Berlinale 2018: 'Matangi/Maya/M.I.A.' is Not Just Another Music Doc
by Alex Billington
February 18, 2018
One of the best documentaries I've seen playing at film festivals this year is titled Matangi/Maya/M.I.A., a subversive profile of the controversial, badass, outspoken musician/activist known as "M.I.A." In real life, her full name is Maya Arulpragasam, and she's originally from Sri Lanka, an island off the southern coast of India. At first glance, this seems like a film that is another music documentary about a pop star and her rise to fame and fortune and glory. But it's anything but that. It's actually a much more personal, intimate story of a young woman who wants to bring attention to and raise awareness about very dire problems in the world, and injustices, and do so using the power of the microphone. But what if no one took her seriously? That's what this film is really about. And it's an eye-opening, alarming, invigorating documentary to watch.
While this documentary about a musician could be about record labels, and fame, and popularity and how bad it is, it's not about that. It's much more of an intimate look at identity and the struggle for people to take you seriously when you're an outspoken pop star. They just want you to sing and dance and perform and be an ideal role model, but screw that. Maya is exactly who she is – a product of her upbringing (her father founded one of the resistance groups in Sri Lanka, and her mother escaped to London to raise her and her siblings) and a woman who resists the temptations of a patriarchal society that wants her to be the perfect princess. She pushes back, and this film shows just how much she maintains her own identity even if she ends up being disliked. She wouldn't have it any other way, and I have more respect for her because of this.
This film really rattled me, in a good way, showing a completely different perspective and a side of the story most don't want to hear or don't want to believe. It's such an atypical doc but has such a powerful message deep down – resist, and stay honest, and maintain your integrity, no matter what. They could've chosen to show footage of her music videos and performances and big breaks and famous songs, and while there are a few clips, it's mostly home video and backstage footage. Maya wanted to be a doc filmmaker when she was growing up, so she knows how to keep filming all the time, wherever she goes, and most of this footage is used in here to tell her story. I wonder how much she had a hand in crafting the narrative for this film, and how much is what director Stephen Loveridge wanted to make this about. It seems to be a tricky balance.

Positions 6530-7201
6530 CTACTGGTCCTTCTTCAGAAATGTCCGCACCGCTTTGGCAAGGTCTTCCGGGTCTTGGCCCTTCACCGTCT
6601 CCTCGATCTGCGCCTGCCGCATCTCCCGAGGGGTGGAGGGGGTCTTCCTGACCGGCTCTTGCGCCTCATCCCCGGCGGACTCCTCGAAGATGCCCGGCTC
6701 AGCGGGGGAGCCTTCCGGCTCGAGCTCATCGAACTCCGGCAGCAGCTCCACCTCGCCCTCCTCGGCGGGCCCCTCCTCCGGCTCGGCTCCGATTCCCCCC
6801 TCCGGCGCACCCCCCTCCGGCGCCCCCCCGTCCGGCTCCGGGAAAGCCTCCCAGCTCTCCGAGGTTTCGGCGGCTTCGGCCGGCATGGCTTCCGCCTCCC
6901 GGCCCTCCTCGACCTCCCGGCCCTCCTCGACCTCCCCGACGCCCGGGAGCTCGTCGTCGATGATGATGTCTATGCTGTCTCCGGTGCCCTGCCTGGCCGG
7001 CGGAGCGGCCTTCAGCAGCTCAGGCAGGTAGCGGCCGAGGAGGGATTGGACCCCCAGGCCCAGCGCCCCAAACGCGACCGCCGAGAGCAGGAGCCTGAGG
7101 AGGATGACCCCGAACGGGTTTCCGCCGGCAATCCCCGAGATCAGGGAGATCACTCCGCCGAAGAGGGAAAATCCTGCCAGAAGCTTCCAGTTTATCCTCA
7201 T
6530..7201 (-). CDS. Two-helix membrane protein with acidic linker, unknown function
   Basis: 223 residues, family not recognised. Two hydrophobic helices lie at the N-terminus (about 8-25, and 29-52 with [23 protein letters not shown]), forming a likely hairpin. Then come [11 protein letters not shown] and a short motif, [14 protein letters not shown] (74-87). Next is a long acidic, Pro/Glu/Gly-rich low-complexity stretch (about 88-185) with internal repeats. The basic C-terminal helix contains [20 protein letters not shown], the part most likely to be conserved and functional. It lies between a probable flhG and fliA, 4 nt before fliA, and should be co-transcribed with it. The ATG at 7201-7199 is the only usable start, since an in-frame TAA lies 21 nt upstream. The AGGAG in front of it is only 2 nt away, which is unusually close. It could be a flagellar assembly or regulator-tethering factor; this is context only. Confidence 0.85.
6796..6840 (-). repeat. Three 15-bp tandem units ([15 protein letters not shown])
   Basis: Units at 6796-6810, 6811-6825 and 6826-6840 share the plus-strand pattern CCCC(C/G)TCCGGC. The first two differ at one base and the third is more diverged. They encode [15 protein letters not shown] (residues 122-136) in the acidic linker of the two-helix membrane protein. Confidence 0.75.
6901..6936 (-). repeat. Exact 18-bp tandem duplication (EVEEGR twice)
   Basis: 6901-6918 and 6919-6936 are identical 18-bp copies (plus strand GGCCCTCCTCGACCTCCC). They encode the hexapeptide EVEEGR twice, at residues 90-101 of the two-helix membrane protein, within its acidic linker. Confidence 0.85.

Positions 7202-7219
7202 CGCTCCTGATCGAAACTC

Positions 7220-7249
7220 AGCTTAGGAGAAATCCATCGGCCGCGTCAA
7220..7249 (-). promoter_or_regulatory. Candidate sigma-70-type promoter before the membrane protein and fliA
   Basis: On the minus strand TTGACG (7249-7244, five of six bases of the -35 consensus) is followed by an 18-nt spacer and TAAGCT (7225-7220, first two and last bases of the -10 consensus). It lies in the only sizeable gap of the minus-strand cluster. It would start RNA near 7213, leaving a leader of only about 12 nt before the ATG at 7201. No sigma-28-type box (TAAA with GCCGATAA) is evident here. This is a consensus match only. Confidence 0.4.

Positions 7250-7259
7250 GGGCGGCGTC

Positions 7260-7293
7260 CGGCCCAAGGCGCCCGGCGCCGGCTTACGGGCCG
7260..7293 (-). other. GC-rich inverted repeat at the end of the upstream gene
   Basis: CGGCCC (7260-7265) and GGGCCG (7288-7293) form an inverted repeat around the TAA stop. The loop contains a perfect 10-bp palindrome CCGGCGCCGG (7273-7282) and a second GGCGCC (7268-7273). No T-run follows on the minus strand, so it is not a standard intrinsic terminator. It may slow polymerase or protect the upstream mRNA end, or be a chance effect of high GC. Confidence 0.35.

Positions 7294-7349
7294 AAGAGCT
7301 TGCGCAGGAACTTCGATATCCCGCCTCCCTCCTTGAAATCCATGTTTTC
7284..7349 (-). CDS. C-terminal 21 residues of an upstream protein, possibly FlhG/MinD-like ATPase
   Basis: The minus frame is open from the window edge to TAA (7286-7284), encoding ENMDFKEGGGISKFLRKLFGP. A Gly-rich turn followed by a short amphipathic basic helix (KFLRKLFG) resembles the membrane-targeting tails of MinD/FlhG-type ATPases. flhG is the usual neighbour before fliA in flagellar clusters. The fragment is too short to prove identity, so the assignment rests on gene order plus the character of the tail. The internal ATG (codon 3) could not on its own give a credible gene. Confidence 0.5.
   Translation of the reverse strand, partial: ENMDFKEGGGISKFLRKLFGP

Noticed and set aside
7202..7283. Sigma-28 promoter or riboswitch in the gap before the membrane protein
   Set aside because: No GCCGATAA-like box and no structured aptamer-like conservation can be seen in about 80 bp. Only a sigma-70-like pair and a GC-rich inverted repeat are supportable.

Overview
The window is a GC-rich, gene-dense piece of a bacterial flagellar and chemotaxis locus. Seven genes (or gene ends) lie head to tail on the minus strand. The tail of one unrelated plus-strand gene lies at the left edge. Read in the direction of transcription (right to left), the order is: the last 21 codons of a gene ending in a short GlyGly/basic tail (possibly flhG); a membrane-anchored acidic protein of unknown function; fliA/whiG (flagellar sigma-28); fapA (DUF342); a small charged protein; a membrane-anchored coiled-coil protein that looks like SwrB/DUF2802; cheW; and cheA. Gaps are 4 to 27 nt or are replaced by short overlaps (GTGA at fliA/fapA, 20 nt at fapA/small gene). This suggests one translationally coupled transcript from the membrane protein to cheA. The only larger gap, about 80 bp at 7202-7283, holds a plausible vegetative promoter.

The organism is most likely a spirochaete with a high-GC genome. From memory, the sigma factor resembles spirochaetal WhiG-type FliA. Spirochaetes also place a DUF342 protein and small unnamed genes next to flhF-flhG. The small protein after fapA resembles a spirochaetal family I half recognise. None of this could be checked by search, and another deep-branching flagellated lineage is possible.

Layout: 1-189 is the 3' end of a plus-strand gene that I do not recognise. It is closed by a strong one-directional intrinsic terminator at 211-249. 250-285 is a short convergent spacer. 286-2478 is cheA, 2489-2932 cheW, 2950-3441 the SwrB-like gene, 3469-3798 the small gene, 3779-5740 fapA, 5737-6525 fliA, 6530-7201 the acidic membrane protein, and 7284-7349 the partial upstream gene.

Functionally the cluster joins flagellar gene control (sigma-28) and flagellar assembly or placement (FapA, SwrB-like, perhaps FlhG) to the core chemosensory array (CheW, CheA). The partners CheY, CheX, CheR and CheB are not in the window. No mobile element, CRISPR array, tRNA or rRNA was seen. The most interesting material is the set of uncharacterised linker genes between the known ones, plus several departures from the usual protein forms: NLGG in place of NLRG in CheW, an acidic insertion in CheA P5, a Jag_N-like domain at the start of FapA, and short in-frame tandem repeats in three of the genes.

This isn't a problem, the balance between Maya's story and her own desires, and Loveridge's direction as the filmmaker on the doc, so much as it's a creative choice. And the choices they did make in this regard result in a more intimate and persuasive film than one that tries to appeal to everyone and satisfy all audiences. There's something deeply admirable about that, going for honesty and personality rather than the typically satisfying focus on popularity and likability. Maya wants to change the world because she was raised in a way that allowed her to see how bad it is. And she realizes her potential to encourage change comes in the form of a microphone, and that she needs to use her fame for good, rather than for her own personal gain and satisfaction. This is a terrific documentary that shows us there's always much more than meets the eye.
Alex's Berlinale 2018 Rating: 9 out of 10
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